GOP Leaders Put Forth Resolution Supporting Trump

A group of Republican members of the House introduced a resolution this week saying that former President Donald Trump “did not engage in insurrection or rebellion against the United States.”

The resolution was introduced by Representatives Elise Stefanik of New York and Matt Gaetz of Florida, and has more than 60 other GOP House members as co-sponsors.

Its introduction on Tuesday came just two days before the Supreme Court was set to hear oral arguments in a case that seeks to ban Trump from the ballot, based on the insurrection clause in the 14th Amendment.

That case comes from an appeal Trump filed to a decision by the Colorado Supreme Court that bars him from the Republican primary ballot in the state.

At a press conference held Tuesday to announce the bill, Gaetz referred to that Supreme Court case. He said:

“We are here today to authoritatively express that President Trump did not commit an insurrection, and we believe Congress has a unique role in making that decision. It’s not the job of the states and especially not the job of some bureaucrats in Colorado to make this assessment and interfere with the right of voters to cast their vote for the candidate of their choice.”

The resolution is nonbinding and would just declare that it’s “the sense of the House of Republicans … [that Trump] did not engage in insurrection or rebellion against the United States, or give aid or comfort to the enemies thereof.”

That’s the central point of the case at hand — whether Trump actually committed insurrection for his role in the January 6, 2021, attacks at the U.S. Capitol building. If he were found to have participated in an insurrection, then it’s possible that he could be barred from running for public office.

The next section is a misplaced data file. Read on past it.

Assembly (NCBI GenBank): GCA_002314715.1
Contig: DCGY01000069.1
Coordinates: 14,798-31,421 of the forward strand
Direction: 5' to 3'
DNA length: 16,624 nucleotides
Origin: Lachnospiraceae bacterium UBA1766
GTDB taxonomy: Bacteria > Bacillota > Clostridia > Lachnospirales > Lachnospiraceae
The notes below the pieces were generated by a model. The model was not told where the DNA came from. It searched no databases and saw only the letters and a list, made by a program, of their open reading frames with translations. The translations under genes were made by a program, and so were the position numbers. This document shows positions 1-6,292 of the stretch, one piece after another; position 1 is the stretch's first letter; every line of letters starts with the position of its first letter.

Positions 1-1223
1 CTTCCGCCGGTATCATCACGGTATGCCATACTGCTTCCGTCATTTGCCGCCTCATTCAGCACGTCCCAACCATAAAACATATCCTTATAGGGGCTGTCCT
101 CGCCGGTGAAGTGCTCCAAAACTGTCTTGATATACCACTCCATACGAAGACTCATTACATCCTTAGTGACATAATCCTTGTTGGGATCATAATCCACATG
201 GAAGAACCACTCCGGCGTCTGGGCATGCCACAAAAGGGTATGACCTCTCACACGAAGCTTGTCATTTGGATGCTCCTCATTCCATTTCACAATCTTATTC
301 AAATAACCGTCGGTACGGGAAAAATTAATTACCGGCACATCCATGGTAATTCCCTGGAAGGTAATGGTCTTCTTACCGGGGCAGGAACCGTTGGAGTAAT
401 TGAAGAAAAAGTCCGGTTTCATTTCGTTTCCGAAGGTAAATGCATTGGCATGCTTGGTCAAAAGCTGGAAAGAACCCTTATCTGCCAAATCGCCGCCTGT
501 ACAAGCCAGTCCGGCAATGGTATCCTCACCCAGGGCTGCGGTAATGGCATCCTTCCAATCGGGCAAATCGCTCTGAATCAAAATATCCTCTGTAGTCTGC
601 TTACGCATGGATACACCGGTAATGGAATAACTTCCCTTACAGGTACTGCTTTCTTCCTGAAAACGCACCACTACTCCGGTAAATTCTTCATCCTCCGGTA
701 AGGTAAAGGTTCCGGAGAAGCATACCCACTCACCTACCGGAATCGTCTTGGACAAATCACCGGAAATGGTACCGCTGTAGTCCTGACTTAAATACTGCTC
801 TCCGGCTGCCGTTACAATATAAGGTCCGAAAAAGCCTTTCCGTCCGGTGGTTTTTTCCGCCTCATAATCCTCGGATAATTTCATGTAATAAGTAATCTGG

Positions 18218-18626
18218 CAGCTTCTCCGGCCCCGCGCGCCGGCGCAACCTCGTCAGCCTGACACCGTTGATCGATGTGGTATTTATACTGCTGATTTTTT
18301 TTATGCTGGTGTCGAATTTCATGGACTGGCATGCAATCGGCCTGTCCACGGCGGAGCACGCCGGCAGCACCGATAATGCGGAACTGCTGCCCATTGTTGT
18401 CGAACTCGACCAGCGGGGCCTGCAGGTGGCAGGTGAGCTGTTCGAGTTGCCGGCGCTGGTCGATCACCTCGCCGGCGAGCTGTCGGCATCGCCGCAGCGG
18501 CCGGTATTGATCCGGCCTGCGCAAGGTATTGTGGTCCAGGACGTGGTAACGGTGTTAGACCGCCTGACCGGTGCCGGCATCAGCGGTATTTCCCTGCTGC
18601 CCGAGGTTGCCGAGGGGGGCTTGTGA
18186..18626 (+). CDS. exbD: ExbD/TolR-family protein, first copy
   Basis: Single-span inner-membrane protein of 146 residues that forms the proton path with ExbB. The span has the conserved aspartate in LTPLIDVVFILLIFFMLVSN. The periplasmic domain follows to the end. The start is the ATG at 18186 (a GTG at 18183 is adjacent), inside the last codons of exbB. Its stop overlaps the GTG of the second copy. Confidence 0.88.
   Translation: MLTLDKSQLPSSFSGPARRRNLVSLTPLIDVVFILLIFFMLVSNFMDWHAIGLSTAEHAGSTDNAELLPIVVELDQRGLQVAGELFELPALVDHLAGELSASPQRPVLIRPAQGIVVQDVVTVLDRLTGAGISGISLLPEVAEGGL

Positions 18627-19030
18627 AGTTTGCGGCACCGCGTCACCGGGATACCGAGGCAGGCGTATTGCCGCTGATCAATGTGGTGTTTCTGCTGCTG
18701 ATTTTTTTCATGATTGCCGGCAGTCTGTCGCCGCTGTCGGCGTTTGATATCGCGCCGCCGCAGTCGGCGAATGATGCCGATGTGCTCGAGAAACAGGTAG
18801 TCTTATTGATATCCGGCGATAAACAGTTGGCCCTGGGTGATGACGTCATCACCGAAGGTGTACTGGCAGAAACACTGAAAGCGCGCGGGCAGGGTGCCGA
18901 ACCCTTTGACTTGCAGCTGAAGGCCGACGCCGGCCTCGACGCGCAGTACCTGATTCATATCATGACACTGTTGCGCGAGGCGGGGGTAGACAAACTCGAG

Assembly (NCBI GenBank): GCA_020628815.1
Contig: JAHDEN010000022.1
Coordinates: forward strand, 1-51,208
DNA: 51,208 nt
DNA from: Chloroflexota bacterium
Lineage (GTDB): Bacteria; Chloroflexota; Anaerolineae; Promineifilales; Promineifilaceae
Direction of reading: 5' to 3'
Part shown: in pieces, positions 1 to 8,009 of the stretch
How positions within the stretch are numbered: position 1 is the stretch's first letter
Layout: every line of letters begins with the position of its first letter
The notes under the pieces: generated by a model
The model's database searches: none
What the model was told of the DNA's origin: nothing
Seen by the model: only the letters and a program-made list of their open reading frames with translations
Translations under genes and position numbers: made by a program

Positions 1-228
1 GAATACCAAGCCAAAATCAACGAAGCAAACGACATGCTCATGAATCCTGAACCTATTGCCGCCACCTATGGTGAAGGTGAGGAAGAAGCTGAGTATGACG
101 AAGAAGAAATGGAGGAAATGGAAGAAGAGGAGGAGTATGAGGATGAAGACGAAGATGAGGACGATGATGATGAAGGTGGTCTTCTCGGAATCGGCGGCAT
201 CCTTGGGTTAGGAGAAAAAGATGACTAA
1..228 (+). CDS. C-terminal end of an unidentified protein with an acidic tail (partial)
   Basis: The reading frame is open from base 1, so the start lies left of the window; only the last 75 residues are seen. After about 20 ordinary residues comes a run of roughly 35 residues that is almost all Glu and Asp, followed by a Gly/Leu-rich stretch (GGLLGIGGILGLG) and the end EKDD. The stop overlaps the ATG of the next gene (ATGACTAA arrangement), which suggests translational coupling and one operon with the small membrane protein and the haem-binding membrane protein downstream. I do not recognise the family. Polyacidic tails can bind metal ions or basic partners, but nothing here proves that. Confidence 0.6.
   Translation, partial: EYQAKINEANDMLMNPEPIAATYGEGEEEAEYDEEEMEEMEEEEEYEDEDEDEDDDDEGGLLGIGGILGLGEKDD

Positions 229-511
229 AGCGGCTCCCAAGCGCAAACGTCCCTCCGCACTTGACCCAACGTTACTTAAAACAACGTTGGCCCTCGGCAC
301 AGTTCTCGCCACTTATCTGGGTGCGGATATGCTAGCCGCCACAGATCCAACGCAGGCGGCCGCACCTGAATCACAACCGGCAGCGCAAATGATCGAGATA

The insurrection clause was added to the 14th Amendment following the Civil War. It was meant to prevent Confederate soldiers and leaders from winning political office in the U.S., and was also meant to dissuade people in the future from participating in such rebellious acts against the republic.

It’s never been used before now, but multiple groups are claiming it should be as they have challenged Trump’s candidacy.

Colorado and Maine are the only two states that have disqualified Trump from their primary ballots, though the Maine decision is on hold pending the decision from the Supreme Court.

Another 35 states at least have challenged Trump’s candidacy, The New York Times reported.

Gaetz said this week that he believes the resolution, if approved, would be “incredibly helpful legally.”

As he explained:

“If we’re the purported victim, in Congress, and we’re saying this was not an insurrection, I think that will hold a great deal of weight.”

Gaetz added that House Speaker Mike Johnson didn’t assure him that the resolution would be brought to the floor for a full vote. However, he did make an allusion to Johnson’s affinity for Trump.

As he said of Johnson:

“I sat next to him for seven years on the Judiciary Committee, though, so I’m pretty sure as to where he stands.”